Quote Originally Posted by psychfunk View Post
I think I phrased the question wrongly: Does having a more dilute developer and therefore longer development times give a greater timing latitude?

I'm not familiar with Delta 400, so let's take HP5. I would develop for 5.25 minutes in dil. B, and 10.5 in dil. H. The difference of a quarter of a minute at dilution B can really change the negative, because HC-110 is so active. Is this effect lessened by greater dilution?
psychfunk,

I enjoy development times 9-15 minutes in D-76 1:1 and would hesitate if the indicated development times were less than 5 minutes. At short development times you can get uneven development.

I am careful in all my measures... like tkamiya, except I am not very careful with time. The timer is across the room when I start it and then I put film in tray (or developer in tank). So my accuracy on times can be off by a minute easily.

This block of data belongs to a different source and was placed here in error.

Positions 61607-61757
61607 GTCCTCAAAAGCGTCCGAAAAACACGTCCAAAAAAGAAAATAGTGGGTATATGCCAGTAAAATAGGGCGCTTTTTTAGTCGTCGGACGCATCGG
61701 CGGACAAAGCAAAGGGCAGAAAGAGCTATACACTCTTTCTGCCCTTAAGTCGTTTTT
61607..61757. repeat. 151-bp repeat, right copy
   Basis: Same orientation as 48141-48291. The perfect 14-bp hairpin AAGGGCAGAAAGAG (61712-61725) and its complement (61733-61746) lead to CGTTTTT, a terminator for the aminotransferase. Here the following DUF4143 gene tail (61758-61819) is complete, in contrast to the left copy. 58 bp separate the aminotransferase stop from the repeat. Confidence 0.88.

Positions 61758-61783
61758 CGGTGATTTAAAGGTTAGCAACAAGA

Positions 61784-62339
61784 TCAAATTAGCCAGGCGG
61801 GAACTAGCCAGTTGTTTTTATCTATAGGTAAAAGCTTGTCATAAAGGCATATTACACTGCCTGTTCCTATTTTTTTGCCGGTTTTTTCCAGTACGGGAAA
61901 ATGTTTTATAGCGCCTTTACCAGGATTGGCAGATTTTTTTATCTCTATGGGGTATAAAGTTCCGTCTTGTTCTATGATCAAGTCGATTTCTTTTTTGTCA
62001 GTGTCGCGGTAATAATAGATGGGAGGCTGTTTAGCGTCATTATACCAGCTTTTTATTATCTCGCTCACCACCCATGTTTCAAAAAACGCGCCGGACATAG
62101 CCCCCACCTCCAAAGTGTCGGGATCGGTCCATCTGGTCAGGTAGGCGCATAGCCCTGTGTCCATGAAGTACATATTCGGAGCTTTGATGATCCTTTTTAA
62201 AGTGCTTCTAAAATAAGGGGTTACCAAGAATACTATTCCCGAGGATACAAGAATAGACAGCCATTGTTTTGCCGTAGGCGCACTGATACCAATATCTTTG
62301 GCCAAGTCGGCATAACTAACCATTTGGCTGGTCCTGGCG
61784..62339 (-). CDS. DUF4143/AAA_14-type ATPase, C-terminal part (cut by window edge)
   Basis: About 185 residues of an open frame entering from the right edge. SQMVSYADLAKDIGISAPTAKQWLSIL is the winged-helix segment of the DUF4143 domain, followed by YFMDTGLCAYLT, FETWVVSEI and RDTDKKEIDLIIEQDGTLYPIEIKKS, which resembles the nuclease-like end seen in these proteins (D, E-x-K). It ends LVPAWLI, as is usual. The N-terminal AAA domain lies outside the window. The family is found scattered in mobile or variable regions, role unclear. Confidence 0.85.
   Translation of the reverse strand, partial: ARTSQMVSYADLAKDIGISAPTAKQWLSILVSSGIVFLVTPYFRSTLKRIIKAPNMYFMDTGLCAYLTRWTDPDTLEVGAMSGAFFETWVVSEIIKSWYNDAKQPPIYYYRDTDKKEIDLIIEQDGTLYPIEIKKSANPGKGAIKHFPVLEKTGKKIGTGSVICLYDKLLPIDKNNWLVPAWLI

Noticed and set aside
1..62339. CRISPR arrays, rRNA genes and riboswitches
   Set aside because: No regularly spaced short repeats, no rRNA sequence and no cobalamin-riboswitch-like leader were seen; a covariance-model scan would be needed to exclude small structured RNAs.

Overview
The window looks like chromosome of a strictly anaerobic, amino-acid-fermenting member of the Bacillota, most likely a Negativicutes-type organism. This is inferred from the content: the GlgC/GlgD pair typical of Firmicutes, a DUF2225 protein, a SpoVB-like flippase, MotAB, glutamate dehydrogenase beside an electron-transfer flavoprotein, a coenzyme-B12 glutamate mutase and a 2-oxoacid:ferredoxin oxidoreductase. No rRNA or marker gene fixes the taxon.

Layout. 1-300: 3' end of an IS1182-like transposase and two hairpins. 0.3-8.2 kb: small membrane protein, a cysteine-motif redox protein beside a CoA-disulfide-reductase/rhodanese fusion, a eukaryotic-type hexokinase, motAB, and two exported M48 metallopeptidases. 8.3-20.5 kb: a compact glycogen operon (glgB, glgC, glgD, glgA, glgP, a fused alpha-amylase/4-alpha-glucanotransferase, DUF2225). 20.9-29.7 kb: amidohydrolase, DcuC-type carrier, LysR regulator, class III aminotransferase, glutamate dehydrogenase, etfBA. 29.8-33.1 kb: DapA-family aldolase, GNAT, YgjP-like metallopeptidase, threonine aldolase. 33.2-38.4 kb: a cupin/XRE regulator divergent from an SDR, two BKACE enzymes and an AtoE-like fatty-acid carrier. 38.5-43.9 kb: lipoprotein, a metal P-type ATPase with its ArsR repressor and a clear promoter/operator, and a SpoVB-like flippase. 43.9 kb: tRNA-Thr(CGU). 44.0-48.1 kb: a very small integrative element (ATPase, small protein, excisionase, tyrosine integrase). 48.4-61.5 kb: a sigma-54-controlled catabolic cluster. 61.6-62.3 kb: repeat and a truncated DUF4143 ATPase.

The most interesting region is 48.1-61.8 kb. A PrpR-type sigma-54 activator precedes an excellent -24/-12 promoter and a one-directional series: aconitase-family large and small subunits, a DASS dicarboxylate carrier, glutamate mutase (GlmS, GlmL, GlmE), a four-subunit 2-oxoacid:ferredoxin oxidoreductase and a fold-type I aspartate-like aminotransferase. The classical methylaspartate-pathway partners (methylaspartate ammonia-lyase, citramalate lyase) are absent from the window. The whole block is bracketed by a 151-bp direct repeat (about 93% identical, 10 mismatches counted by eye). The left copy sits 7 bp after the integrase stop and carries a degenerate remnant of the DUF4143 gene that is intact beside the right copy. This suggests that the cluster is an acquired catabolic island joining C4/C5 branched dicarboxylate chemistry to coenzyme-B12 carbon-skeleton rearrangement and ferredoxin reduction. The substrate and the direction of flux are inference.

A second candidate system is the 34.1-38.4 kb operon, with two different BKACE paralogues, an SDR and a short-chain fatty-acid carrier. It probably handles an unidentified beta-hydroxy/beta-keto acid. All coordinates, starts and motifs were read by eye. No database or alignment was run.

Take sheet film for example. Start timer... turn around and leaf one sheet in the developer after the other. 30 seconds - 45 seconds can elapse before all the sheets are in developer... At the end of the cycle, take one sheet out at a time... Although Fred Picker would rotate a sheet to keep track of which was the number one sheet, I don't track the first shot in... I am far more concerned with smoothness of motion than exact time in developer. I would rather have to print a shot on Grade 2 because it got one minute more development than another shot of the same batch... than have to retouch a scratch on the print.

Long story short... Yes. Greater dilution, longer time. One minute time error 15 minutes instead of 14 will be hardly noticeable. While if the total time was 5 minutes and you gave it 6, the difference could be a paper grade change.